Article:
Eric Gower (gower) Sat 4 Oct 03 09:52
Japanese women tend to get very nervous when they're in the kitchen with me, mostly because they worry so much about measuring and "getting it right," not realizing that it's the subjective "right" that counts, not the objective right, as they've been taught. That's the hardest part to teach, and the concept that seems most radical to them. The measurement thing is a real problem. <aud>, thanks for the kind photo words. We were lucky to get Watanabe, who is one of Japan's best food photographers. What I liked best about him is that he didn't "fuss" at all; there was no stylist there, removing individual pieces of chive or rice. He just encouraged me to plate the dishes exactly as I would serve them, which is what we did. Your hear these nightmare stories about stylists spraying food with hair spray (and worse), but we didn't do any of that. The dishes were consumed by the staff the second Watanabe-san gave the final OK. And btw aud--don't wait for rubies! You can just use regular grapefruit, or oranges, tangelos, pomelos .... I'm off to the Northern California Independent Booksellers Association gig in Oakland, today and tomorrow. Will report back!
raisin d'etre (peoples) Sat 4 Oct 03 11:21
I'm soooooo with you on the idea of flexibility as far as your recipes, Eric. Inspired by frako's comments about the cauliflower-in-saki dish, I bought a cauliflower yesterday and made that dish last night. Except I didn't have an orange, so I used a tangelo. And I didn't have saki (I thought I did but when I got home from my shopping trip I discovered I didn't) so I used pineapple wine (! Somebody gave it to me, I didn't buy it) with a splash of sweet vermouth, "just because." It turned out great. What a great combination of flavors!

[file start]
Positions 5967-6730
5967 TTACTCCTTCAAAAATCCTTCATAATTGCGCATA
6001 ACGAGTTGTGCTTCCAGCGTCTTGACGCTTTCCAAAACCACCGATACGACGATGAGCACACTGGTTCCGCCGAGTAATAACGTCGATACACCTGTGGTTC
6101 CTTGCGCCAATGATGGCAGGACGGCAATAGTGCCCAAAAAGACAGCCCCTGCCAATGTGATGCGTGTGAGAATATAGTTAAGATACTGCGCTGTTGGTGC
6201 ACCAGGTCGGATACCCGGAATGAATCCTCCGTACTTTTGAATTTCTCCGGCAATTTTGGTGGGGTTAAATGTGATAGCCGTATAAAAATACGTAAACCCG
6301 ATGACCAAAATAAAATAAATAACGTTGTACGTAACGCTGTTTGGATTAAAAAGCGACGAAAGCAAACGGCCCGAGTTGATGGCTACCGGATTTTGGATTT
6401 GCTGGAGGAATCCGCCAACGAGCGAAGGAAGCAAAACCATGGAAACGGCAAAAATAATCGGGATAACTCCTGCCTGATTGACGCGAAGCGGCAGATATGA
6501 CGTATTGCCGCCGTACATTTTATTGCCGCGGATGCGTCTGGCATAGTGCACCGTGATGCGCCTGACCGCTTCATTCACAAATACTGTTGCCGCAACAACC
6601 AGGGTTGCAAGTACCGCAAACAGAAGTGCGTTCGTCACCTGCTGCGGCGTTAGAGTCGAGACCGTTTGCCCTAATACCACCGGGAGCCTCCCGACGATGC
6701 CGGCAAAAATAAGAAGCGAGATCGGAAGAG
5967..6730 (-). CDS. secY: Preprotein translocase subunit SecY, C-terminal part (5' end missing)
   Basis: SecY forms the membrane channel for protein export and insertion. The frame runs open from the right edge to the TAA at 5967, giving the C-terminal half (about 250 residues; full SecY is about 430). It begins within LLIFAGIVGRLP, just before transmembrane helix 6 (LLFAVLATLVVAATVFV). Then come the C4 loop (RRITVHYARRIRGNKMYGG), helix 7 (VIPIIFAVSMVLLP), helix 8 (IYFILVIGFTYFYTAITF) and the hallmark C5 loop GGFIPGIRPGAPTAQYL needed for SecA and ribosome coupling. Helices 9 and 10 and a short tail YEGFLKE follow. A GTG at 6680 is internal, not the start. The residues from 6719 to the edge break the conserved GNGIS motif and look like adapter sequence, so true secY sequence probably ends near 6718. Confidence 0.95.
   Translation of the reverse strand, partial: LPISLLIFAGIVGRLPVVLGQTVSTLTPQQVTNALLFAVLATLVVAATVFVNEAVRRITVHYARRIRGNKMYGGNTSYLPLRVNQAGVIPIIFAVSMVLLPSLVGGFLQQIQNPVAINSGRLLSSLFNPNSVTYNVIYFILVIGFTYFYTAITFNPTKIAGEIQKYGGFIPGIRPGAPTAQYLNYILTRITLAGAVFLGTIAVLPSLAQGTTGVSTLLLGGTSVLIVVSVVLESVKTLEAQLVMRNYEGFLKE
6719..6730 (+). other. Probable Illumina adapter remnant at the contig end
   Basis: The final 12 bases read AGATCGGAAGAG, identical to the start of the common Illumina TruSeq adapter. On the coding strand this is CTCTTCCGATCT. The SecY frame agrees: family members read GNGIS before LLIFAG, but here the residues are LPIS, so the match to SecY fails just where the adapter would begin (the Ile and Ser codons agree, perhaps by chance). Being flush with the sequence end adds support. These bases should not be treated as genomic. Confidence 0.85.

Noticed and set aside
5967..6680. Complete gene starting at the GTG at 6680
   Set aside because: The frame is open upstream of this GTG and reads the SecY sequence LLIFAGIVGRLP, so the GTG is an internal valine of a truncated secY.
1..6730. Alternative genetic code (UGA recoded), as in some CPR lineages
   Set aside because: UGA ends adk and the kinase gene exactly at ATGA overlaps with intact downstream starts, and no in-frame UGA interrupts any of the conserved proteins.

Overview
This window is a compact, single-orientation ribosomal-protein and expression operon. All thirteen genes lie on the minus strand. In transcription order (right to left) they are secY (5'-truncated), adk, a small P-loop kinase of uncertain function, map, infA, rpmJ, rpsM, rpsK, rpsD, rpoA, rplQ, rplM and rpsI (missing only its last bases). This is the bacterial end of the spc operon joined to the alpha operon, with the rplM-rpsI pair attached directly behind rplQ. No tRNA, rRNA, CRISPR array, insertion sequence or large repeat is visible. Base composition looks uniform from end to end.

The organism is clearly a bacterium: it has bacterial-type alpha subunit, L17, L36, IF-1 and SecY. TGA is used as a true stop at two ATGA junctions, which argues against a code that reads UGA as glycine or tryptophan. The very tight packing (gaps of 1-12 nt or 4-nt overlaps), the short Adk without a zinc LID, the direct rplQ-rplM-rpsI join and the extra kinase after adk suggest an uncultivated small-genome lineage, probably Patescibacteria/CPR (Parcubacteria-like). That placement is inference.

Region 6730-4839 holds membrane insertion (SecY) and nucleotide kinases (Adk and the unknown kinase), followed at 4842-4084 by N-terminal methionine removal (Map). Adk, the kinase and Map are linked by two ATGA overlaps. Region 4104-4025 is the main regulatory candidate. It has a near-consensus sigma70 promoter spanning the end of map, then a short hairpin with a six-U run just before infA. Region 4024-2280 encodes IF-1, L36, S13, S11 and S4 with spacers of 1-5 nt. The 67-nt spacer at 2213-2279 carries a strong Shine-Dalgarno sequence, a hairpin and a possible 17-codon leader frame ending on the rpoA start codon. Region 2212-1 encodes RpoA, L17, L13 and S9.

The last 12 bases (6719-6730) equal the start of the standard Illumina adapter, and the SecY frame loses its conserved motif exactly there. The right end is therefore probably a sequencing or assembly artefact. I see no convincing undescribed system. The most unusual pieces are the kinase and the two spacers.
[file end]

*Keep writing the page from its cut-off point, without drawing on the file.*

Berliner (captward) Sat 4 Oct 03 11:58
Pineapple wine, though, is a deeply frightening concept. Still, better to cook with it than to drink it. Gack.
beneath the blue suburban skies (aud) Sat 4 Oct 03 13:36
I also love the sweet-savory-boozy concept, one that I've been using for ages but now have a name for ;-) My local produce market is owned by a Korean family, and they said they'd get shiso for me! cool!
Dennis Wilen (the-voidmstr) Sat 4 Oct 03 14:49
How about <gower> shares one or two recipes here, if possible!
Berliner (captward) Sun 5 Oct 03 02:55
There are some on his admirable website <www.ericskitchen.com>, which looks like the art direction for the book transferred to the Internet. There's enough there to get you going, anyway.
Get Shorty (esau) Sun 5 Oct 03 10:13
Thanks for that pointer. I enjoyed reading Eric's essay, "Why I Like Chopsticks, Even for Ice Cream," at http://www.ericskitchen.com/selected_essays03.html
Berliner (captward) Sun 5 Oct 03 10:15